Tension should also be taken out of lifelines for the same reason. They can damage the bow or stern rails or bend the stanchions inward.

There is a scale for each diameter with its breaking strength. For example, a 3/16” diameter shroud has a 4,700 lbs breaking strength. From the scale, the shroud should be set to 500 lbs tension or roughly 11% of the breaking strength. The forestay would normally be more, around 750 lbs of tension.

Cable Breaking Strength Scale

 

 

 

 

 

 

 

 

 

 

 

 

There is also a proper sequence when tensioning shrouds and stays. This sequence ensures the mast is straight and centered, even if a bend (toward aft) is set for performance and sail cut.

Once the mast is stepped, the fore and aft stays should be attached and hand tightened only. If a furler is involved, only the rear stay should need to be tightened. Next, the upper most outer shrouds are hand tightened and set to make sure the mast top is in the middle (centered) of the boat using the halyard to measure the distance from the mast to a spot on the deck that is equal on both sides. A stanchion base is a good spot, but not the top of the stanchion as one may be bent. Once satisfied the mast is centered, use the tension gauge and adjust to the proper tension making sure to only make half turn turnbuckle adjustments at a time on each side of the boat. This will keep the top of the mast centered.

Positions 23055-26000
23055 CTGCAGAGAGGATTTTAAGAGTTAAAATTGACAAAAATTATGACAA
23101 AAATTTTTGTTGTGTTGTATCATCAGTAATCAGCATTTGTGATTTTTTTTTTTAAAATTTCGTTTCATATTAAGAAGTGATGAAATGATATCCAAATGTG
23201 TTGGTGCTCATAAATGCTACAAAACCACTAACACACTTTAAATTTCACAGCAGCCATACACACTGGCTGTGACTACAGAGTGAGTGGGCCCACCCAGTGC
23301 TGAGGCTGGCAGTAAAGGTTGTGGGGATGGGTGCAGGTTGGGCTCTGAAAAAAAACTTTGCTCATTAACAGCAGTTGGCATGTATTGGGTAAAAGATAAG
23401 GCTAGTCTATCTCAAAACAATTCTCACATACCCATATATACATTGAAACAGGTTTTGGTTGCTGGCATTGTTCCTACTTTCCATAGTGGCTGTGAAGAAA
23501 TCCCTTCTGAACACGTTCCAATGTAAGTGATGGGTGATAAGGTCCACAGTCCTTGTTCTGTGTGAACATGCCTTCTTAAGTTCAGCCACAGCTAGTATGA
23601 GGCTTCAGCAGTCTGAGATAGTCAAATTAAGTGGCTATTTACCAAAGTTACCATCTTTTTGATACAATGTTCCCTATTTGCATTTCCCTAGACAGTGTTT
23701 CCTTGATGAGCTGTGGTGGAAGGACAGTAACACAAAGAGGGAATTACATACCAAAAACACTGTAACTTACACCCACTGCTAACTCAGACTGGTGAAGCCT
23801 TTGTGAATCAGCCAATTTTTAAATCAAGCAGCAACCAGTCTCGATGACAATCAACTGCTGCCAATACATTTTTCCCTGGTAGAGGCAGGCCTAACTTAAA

The inner shrouds would be next. Again, adjusting half turns at a time on each side to keep the middle of the mast centered.

Cable Tension GaugeThe forward and aft shrouds would be next, if so equipped. To ensure a proper upper mast bend, the forward shroud tension should be more than the aft shroud. Using the 3/16th shroud diameter example, the forward shrouds should be set to the next gauge setting down, around 460 lbs (17 on the sliding marker) and the aft shroud between 380-400 lbs (about 15 on the sliding marker). With the boat now properly tuned, not only will she sail better, but most likely, all your doors and cabinets will open and close much better.

IMPORTANT: Please keep in mind that the aforementioned process, tensions, values, etc, are solely based on the writer’s own experience and knowledge, and therefore the writer and publisher can not assume any responsibility if these are applied without proper research. As each boat is different, as well as sailing conditions and environment, the responsibility falls solely on each boat owner to consult and research on what the proper tensions and set-up is specific to their boat and apply those. A notable source of information is Facebook, where there are many groups by make and model.

Next time – cradle tips - yikes, another way to mess up your doors opening!

Marc RobicINFORMATION about the writer: Marc is a member of the Canadian Power & Sail Squadron. He and his wife sail their Catalina 270, Aquaholic 3, out of the Ile-Perrot Yacht Club in Montreal, where Marc spent 16 years as Harbour Master. They are regular Caribbean bareboat yacht charterers. With over 40-years experience, Marc is also an avid onboard do-it-yourselfer.

Marc Robic
This email address is being protected from spambots. You need JavaScript enabled to view it.